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  • "Let me first say I think Greg Shinskey has provided an understanding of the effect of process and equipment design on dynamics and PID control in his books that are go far beyond what anyone has done. I doubt there will ever be another individual that will do as much as what he did to provide a deep knowledge based on chemical and mechanical engineering principles. I recommend practitioners read all of his books. Unfortunately publishers do not realize the significance of the unparalleled knowledge in his books and have let most of them go out of print."

    "I shared Shinskey's concern about lambda tuning for over a decade. The major concern centered on a reset time that was much larger than what is needed to return to setpoint after a load disturbance to self-regulating processes with a large time constant to dead time ratio. Many of these loops are very important in that they involve concentration, pH, and temperature control of large continuous liquid unit operations such as distillation, neutralization, and reaction. A second concern was the lack of derivative action for these processes."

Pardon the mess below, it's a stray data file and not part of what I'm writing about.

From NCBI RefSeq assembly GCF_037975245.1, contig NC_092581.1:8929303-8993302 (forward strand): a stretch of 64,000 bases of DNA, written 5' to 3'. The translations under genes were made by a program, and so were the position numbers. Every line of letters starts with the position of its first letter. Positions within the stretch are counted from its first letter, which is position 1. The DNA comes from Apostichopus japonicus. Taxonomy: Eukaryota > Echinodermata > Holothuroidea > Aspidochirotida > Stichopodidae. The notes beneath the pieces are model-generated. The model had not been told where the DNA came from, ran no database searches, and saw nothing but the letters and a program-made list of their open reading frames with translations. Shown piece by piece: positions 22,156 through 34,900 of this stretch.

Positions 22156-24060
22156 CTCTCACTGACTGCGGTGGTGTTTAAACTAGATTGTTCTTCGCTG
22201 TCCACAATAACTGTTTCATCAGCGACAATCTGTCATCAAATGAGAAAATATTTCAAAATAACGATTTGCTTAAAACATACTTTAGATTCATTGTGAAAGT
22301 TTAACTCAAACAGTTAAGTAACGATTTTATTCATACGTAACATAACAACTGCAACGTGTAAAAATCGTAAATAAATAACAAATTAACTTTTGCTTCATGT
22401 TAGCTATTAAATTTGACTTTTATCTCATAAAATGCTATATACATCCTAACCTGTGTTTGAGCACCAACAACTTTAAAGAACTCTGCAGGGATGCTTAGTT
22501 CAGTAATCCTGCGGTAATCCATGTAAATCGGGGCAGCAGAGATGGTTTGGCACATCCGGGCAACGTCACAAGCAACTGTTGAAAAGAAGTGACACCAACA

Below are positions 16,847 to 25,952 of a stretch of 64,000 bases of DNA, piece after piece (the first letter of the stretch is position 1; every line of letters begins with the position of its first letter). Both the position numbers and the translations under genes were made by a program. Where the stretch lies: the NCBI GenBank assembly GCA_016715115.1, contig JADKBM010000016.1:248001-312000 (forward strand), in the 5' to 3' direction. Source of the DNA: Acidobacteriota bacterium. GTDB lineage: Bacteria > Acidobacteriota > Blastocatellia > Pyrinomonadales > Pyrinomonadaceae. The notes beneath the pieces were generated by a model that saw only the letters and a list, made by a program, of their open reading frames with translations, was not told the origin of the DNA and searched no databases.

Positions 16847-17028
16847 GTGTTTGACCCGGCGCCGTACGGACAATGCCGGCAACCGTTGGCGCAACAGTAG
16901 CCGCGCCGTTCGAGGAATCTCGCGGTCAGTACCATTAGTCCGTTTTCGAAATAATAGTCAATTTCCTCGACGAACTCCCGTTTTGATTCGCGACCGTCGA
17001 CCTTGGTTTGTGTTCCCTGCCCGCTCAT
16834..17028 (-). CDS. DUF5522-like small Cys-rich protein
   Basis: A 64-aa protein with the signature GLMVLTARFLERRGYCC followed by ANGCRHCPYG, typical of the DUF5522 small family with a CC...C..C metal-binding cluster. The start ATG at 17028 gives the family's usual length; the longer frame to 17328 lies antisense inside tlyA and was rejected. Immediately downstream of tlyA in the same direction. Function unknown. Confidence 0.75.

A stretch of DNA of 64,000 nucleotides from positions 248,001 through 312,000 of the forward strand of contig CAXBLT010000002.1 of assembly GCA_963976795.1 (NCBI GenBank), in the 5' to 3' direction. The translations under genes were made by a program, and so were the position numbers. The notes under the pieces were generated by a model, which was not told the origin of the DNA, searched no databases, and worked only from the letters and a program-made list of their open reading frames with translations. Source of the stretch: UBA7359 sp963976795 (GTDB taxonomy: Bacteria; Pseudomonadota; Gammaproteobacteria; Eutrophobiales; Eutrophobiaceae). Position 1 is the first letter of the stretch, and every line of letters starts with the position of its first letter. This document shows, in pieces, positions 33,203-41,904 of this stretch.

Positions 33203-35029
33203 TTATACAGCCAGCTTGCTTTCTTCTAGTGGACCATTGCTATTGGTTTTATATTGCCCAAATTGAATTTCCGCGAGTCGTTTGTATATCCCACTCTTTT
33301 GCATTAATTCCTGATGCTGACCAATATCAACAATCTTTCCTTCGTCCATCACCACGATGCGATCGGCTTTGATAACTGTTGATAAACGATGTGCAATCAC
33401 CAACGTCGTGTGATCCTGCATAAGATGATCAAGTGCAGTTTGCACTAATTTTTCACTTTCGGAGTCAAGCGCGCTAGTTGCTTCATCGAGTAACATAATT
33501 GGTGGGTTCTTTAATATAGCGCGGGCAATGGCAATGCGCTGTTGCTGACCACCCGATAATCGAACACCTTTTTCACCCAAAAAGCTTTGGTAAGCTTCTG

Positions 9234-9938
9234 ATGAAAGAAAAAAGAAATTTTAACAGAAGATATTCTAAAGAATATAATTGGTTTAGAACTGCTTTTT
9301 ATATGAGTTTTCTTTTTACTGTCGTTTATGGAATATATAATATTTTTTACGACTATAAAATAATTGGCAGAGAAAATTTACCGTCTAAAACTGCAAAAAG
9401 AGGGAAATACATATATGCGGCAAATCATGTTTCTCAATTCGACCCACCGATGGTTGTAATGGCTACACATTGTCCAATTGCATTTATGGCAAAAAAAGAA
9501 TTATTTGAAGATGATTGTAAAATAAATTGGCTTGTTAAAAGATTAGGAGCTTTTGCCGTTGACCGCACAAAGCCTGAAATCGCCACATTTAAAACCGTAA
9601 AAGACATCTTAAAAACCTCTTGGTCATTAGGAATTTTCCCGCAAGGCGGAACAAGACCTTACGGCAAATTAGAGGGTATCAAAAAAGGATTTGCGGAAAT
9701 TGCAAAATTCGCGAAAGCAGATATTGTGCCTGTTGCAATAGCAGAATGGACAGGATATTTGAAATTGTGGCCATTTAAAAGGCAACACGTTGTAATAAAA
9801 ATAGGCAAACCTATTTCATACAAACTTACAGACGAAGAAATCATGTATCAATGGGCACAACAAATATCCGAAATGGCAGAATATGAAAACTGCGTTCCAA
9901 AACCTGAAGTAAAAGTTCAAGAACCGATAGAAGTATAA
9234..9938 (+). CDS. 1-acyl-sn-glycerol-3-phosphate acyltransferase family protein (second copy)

"I realized about 2 years ago that if I switch from lambda tuning rules for self-regulating processes to lambda tuning rules for integrating processes with derivative action when the time constant to dead time ratio became greater than 3 and used a lambda equal to half the dead time, the problem that Shinskey raised about the recovery from load disturbances largely goes away. In fact the tuning settings converge to those of Ziegler Nichols reaction curve method and many other tuning methods based on minimizing the peak and integrated error for disturbances at the process input (load disturbances). In the lambda integrating process tuning rules the lambda becomes the arrest time for the load response which is more appropriate for these processes. In the lambda tuning rules for self-regulating processes, lambda was the closed loop time constant for a setpoint response. The rate time is set equal to the secondary time constant in a second order plus dead time approximation. If the secondary time constant is not identified, I use 1/2 of the dead time as an inferred secondary time constant."